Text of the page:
Stanley Kubrick's 'Napoleon' - No explanation necessary. Link
Orson Welles' 'Heart of Darkness' - Also no explanation necessary. Link
James Cameron's 'Avatar' - I just LOVE the idea of doing an epic alien love/war story entirely set on another planet. Link [update: now in production]
Alfred Hitchcock's 'Kaleidoscope' - Concerning a serial rapist and killer, this could have been Hitch's darkest movie. He also wanted to shoot the whole movie from the killer's POV. Great stuff, but of course it was too ugly and dark for its time, and studio brass turned it down. Link
'Don Quixote' - A literary classic that is the curse of every director that tries to bring it to life. Orson Welles tried it, and failed. Gilliam tried it decades later - the resulting failure produced the documentary 'Lost in La Mancha'. It's a movie that defies its directors to be made. Link
Terry Gilliam's... Everything - Gilliam is an exciting and imaginative filmmaker. He's also been involved in more projects that failed to get the final green light than anyone I can think of. See the long list of really great projects that never quite made it: Link.
Carl Dreyer's 'Jesus' - I still hold that a decent & reasonably accurate account of one of the best stories ever told (whether you believe it's true or not) has not been filmed. But if anyone could've made an excellent and challenging spiritual drama, it would've been Dreyer. Link.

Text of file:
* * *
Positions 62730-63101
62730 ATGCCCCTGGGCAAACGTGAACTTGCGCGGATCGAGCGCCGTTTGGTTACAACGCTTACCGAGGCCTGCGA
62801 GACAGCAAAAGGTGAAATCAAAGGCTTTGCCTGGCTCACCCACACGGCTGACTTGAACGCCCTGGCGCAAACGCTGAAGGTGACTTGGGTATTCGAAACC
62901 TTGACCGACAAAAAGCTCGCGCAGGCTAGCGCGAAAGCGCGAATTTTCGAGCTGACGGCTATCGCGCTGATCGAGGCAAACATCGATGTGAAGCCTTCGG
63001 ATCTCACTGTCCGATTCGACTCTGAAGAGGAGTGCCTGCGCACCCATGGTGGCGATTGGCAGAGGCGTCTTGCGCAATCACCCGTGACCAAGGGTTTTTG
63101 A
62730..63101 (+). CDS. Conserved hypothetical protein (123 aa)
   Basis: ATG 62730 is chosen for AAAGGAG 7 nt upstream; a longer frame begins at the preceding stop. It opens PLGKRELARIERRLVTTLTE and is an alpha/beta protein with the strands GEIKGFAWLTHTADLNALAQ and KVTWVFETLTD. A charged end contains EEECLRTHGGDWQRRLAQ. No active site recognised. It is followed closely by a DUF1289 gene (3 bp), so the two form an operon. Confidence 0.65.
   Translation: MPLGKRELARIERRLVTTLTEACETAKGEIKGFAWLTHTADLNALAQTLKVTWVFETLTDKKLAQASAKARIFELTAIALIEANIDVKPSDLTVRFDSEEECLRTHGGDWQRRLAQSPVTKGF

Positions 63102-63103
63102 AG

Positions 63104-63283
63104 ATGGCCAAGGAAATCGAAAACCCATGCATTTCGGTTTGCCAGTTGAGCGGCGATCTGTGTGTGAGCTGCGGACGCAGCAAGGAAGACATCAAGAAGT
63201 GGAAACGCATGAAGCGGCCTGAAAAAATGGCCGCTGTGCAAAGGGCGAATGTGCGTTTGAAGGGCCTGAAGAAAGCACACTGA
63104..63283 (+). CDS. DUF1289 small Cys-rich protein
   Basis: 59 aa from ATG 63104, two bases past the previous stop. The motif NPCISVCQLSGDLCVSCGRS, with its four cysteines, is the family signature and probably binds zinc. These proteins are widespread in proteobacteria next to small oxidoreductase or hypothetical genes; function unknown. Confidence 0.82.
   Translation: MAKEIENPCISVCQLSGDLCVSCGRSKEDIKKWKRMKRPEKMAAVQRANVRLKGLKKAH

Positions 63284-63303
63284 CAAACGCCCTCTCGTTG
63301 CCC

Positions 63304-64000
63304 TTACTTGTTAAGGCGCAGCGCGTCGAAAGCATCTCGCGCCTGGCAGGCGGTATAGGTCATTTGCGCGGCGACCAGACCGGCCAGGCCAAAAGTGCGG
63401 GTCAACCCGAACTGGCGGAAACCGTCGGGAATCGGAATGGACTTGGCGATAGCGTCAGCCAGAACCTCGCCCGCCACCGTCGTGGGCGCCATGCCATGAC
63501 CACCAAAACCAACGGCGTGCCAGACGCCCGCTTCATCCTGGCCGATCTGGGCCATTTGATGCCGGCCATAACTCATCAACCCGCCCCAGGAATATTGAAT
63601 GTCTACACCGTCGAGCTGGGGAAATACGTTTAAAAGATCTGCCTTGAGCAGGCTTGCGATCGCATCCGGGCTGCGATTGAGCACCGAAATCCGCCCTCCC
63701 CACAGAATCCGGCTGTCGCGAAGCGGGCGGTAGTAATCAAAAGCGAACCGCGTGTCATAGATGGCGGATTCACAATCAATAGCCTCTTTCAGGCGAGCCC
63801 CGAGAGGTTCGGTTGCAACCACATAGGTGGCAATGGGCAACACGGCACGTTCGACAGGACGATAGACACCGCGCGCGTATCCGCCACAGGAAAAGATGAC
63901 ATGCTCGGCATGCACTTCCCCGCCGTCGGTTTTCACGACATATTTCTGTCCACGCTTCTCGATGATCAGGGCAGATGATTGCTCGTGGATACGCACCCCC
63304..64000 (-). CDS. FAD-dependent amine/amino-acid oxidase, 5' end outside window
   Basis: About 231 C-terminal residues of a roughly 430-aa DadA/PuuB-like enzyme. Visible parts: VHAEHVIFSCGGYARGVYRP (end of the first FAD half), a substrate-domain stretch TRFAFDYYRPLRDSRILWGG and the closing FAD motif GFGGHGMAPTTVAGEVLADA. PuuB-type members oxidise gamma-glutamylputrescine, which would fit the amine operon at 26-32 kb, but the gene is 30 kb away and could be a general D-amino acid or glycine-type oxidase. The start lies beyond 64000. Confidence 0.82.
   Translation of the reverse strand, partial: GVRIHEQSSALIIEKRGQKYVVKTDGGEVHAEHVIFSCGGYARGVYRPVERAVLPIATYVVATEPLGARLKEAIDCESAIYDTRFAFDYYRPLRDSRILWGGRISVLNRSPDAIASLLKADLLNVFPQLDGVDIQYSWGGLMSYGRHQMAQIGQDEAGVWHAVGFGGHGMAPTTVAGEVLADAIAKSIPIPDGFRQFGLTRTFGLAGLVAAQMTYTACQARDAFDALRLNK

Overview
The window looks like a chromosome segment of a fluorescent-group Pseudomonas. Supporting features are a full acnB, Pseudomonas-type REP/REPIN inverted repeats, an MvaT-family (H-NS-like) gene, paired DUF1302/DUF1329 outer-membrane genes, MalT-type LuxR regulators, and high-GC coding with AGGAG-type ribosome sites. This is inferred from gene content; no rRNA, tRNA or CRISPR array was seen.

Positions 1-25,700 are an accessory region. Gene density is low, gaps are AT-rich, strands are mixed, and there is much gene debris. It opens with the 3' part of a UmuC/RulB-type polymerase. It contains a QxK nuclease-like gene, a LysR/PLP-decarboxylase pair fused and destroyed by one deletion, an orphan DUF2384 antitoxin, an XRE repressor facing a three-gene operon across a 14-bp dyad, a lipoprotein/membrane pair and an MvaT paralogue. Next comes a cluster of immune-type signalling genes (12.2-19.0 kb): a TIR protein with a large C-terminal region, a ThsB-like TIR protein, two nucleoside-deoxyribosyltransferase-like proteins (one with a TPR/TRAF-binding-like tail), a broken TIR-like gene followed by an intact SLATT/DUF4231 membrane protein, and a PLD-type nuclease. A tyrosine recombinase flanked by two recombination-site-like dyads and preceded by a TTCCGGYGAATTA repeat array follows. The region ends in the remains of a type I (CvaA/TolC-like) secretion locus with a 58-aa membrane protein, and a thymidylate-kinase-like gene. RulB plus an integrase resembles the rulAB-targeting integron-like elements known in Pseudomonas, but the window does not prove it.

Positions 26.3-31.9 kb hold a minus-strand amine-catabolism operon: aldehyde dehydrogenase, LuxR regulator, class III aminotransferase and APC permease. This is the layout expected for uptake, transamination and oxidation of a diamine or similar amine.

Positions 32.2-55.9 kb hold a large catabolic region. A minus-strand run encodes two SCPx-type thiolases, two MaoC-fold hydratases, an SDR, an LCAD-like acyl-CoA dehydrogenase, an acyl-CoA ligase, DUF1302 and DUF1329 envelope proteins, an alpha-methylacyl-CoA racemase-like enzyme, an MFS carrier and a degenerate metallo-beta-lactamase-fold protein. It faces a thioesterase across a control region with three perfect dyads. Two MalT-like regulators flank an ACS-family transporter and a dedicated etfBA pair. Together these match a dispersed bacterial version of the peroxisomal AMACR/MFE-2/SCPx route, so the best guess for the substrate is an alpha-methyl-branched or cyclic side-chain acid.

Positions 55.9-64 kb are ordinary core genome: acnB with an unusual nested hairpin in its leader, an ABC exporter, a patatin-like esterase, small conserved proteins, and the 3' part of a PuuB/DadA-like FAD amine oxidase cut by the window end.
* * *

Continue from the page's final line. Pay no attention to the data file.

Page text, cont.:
David Lean's 'Nostromo' - He was developing Joseph Conrad's epic Nostromo when he died in 1991. Could've been another Bridge on the River Kwai or Doctor Zhivago. Link.
Andrzej Munk's 'Passenger' - Andrzej Munk died during filming from a car crash. What survives of Munk's work is brilliant, what was 'filled in' to copmlete the film by Witold Lesiewicz is, well, not Munk's movie. Link
Lem Dobbs' 'Edward Ford' - A really, really great script. I can understand while certain other projects on this list didn't make it, but this one dumfounds me. Certainly this would have at least as big an audience as his other projects, like Kafka, Dark City, and The Limey? There's hope for this one yet. I have a copy of the script if you want to read it. Link
'The Catcher in the Rye' - Several directors have been interested in developing an adaptation of this classic novel, but the author isn't too keen on the idea. Link
David Lynch's 'Ronny Rocket' - David Lynch's script for a followup to Eraserhead has floated around Hollywood for 20 years and never quite gotten the green light. Link
Ray Bradbury's 'The Dreamers' - A terrific novel and a terrific script for this promising supernatural thriller couldn't attract any Hollywood talent in 1958. Link
Disney's 'A Princess of Mars' - This would have been the first animated feature, before Snow White, had it not been scrapped. And back then, Disney was making really good movies. Link
Benjamin Christensen's 'The Saints and The Spirits' - Christensen intended, and began to shoot a trilogy of spiritual investigation films that began with the amazing Haxan, but the two followups were never realized due to a financial crisis.
Sergei Eisenstein's 'Que Viva Mexico' - The maker of the superb The Battleship Potemkin wanted to make a social history of Mexico, but couldn't get funding. Some footage was actually shot, and revealed the film's innovative approach, but his full vision was never realized. Link
James Cameron's 'Spider-Man' - Despite True Lies, I have faith that James Cameron's Spider-Man would have been far superior to what Raimi has given us. Link
All of these sound very different then the stuff that comes out of Holly wood now adays.